Scientists in Japan have found that microgravity may function as a form of birth control. Hence it will be difficult to conceive in space. There goes our hopes and dreams of populating on space ships and other planets!
According to a paper published in Public Library of Science ONE, the obstacles that mammalian creatures go through are not as great as opposed to reptiles and sea urchins. Which pretty much explains aliens looking like how they do?
The Japanese biologists investigated the low gravity effect on mammals and tested them on stored mouse eggs and sperm inside a three dimensional clinostat which mimics the effects of weightlessness. Fertilization only occured normally in the simulated microgravity, but the embryos that were developing in the clinostat had a difficult time maturing than those in normal gravity.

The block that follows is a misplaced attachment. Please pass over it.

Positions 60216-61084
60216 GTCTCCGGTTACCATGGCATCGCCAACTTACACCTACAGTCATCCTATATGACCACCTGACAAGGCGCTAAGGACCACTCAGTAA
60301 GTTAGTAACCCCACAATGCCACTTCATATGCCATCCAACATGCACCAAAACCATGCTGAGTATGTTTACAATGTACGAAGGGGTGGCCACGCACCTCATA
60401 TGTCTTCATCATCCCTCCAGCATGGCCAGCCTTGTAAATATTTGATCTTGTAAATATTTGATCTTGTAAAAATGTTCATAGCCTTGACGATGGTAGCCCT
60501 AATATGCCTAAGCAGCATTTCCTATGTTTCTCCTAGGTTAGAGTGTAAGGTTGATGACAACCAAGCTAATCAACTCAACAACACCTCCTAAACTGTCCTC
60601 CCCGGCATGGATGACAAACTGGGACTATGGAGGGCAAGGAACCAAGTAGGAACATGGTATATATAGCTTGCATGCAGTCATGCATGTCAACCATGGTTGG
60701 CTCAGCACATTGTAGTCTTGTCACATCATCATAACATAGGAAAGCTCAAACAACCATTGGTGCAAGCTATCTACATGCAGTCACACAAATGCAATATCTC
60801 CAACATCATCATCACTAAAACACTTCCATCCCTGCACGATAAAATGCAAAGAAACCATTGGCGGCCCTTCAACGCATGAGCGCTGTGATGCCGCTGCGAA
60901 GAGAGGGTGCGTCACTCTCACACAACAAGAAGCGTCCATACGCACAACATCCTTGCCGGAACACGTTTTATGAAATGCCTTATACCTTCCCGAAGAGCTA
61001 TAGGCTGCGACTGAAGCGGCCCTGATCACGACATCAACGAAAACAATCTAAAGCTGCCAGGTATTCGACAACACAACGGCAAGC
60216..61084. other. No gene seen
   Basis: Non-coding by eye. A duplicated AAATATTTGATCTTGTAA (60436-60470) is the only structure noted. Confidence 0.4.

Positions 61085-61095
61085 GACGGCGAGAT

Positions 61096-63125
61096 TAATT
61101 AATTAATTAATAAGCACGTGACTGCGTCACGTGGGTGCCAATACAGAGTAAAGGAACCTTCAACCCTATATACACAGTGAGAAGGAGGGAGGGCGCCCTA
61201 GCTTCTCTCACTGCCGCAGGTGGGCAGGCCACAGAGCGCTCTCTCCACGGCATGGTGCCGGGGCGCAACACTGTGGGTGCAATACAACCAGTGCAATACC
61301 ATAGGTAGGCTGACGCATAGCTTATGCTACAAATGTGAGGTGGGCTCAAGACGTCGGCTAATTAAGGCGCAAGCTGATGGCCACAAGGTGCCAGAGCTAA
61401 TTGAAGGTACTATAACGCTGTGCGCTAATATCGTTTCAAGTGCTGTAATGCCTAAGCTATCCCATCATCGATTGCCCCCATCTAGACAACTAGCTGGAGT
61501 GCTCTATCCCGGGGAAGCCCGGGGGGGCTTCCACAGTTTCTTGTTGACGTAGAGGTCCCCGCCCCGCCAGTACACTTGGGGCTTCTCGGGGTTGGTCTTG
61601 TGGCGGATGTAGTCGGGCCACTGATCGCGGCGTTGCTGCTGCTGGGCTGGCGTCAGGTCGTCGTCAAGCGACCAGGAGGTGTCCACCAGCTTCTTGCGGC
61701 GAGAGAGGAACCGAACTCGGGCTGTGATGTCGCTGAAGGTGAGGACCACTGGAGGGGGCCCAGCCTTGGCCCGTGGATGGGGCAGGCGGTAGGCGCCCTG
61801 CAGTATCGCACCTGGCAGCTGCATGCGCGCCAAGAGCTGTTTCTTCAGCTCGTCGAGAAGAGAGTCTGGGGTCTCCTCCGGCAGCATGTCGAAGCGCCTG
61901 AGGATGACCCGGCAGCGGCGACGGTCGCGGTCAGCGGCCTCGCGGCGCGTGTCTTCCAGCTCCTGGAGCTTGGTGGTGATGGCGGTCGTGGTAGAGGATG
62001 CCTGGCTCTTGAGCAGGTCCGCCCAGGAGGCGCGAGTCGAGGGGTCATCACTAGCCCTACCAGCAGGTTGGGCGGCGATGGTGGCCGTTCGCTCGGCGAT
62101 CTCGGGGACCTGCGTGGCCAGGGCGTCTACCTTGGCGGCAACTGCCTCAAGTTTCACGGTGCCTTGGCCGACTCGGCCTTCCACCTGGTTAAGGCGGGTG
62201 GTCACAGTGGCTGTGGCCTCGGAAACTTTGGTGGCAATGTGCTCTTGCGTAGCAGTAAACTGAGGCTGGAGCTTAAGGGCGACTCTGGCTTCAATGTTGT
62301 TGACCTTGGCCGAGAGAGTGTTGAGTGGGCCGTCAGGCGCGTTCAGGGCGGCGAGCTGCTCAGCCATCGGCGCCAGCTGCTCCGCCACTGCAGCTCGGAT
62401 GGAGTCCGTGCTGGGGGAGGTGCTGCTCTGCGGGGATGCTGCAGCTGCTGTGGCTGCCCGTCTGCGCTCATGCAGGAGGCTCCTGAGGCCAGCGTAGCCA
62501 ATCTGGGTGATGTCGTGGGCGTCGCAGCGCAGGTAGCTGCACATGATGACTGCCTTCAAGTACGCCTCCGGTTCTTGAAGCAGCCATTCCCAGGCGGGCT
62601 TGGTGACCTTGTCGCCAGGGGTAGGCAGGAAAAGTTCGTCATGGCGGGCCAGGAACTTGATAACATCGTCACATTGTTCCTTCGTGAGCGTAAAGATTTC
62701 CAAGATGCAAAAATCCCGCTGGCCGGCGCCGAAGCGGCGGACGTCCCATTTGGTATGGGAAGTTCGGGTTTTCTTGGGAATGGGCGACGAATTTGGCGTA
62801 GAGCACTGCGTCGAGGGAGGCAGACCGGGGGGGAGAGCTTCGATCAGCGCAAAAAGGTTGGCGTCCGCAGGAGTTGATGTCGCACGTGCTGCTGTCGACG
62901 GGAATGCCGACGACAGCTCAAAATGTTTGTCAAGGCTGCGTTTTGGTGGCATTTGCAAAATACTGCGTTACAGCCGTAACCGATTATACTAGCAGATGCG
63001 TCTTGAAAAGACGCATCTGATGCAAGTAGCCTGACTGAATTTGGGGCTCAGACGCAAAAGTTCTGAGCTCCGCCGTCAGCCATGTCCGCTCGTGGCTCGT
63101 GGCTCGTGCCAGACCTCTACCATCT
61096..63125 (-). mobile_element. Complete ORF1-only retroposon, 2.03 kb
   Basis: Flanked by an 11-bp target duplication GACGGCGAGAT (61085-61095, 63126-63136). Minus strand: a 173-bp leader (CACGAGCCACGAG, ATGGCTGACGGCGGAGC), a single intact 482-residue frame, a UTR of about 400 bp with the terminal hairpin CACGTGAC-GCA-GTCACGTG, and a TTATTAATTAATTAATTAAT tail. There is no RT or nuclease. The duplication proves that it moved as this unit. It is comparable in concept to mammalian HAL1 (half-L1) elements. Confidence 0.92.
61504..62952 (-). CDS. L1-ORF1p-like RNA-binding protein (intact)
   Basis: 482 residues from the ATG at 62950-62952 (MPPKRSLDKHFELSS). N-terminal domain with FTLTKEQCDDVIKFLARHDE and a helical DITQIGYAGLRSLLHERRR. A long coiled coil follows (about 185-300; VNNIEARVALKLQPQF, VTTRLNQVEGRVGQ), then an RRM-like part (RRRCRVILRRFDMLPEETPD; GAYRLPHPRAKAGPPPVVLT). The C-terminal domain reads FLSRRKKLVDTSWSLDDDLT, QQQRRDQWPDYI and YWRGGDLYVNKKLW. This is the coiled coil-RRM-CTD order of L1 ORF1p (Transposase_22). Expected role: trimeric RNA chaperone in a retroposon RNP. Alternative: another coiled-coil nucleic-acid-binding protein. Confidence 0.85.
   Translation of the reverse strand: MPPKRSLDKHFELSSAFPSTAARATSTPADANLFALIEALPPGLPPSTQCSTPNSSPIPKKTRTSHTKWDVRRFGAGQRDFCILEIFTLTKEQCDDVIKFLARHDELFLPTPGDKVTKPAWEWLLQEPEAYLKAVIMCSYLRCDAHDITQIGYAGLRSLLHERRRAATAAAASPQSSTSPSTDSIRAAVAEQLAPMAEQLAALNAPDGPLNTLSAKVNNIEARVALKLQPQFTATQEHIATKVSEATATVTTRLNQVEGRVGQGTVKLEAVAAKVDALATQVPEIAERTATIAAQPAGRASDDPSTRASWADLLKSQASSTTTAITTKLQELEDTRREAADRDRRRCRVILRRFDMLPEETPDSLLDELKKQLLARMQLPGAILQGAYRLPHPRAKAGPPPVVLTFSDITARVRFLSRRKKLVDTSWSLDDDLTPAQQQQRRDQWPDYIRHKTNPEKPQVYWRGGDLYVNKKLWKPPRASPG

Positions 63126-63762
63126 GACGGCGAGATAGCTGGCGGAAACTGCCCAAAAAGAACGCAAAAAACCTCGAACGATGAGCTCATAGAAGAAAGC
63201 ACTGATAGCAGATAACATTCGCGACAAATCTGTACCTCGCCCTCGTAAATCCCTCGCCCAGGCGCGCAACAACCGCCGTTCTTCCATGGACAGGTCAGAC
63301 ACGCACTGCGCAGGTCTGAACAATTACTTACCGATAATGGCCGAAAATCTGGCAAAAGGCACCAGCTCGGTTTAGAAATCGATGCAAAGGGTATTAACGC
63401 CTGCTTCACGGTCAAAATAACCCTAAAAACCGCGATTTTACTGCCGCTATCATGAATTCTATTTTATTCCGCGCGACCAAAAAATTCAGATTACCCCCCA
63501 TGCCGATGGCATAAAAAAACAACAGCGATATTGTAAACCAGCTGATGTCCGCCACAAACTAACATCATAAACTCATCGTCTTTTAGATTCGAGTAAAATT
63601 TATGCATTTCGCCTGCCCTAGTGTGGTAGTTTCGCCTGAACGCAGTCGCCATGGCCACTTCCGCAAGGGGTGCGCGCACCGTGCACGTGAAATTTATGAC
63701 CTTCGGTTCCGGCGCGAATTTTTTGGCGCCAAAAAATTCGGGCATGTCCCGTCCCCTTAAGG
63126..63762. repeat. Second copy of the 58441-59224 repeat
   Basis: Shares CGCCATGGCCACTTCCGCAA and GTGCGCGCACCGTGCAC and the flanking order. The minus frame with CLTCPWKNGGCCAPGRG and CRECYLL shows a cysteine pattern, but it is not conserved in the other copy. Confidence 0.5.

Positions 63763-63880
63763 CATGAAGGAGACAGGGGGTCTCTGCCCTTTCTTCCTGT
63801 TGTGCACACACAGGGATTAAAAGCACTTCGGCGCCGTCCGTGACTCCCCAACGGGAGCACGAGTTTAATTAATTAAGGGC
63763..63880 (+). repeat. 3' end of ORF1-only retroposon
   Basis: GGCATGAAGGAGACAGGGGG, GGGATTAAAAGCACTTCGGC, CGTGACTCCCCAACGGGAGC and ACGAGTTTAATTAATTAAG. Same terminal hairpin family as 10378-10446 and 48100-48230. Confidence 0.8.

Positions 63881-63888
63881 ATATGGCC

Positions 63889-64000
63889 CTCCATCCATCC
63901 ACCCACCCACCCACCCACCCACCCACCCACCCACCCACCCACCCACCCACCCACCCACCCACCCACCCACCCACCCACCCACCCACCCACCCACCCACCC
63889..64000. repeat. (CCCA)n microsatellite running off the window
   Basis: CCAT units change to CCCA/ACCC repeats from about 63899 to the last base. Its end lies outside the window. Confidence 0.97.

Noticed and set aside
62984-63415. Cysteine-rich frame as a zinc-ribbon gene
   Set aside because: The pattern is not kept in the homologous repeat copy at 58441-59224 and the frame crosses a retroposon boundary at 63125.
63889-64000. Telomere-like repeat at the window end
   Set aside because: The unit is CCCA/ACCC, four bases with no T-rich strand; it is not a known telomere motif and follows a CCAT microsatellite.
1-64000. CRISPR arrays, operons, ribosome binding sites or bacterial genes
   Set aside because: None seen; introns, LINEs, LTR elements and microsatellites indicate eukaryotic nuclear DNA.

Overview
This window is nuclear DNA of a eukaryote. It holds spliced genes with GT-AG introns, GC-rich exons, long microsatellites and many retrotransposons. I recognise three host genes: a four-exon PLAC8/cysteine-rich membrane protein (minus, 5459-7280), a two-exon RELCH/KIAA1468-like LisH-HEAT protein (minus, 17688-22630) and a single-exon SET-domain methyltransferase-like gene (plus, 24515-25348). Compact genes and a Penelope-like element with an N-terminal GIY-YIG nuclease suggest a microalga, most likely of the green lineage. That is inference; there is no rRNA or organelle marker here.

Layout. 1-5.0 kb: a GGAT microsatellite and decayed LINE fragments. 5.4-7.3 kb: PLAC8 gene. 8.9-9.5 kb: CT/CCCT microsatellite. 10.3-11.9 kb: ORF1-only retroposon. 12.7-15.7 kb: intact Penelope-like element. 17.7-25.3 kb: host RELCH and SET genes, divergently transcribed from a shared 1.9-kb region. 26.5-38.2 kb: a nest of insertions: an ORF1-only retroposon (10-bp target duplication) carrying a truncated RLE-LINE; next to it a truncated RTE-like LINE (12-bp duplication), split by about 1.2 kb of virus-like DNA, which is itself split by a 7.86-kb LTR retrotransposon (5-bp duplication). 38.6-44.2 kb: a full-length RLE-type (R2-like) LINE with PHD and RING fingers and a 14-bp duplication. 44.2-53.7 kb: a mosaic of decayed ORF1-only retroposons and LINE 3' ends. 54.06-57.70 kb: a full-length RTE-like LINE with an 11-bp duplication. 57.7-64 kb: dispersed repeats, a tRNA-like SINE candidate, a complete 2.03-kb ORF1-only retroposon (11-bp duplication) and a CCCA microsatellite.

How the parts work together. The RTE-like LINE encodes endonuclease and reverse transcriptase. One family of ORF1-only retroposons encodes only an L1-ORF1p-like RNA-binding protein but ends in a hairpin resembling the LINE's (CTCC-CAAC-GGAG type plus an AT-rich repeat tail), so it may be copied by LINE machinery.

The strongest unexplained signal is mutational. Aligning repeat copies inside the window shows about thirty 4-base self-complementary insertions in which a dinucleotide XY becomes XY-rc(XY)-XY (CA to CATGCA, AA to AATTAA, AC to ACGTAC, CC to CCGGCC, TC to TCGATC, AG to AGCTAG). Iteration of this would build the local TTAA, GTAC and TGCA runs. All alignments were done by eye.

Only some of the embryos survived but they were in lower numbers. Which suggests that our reproductive system may be especially sensitive to gravity. Is this a form of population control?
As the year draws to a close, it’s time to reflect on some of the great tech we’ve seen in 2015. There have been some new developments and mind-blowing reveals. I’ve picked out a few things that I saw this year, and will definitely keep an eye on next year. Here’s my look at some exciting tech to watch out for in 2016: Read more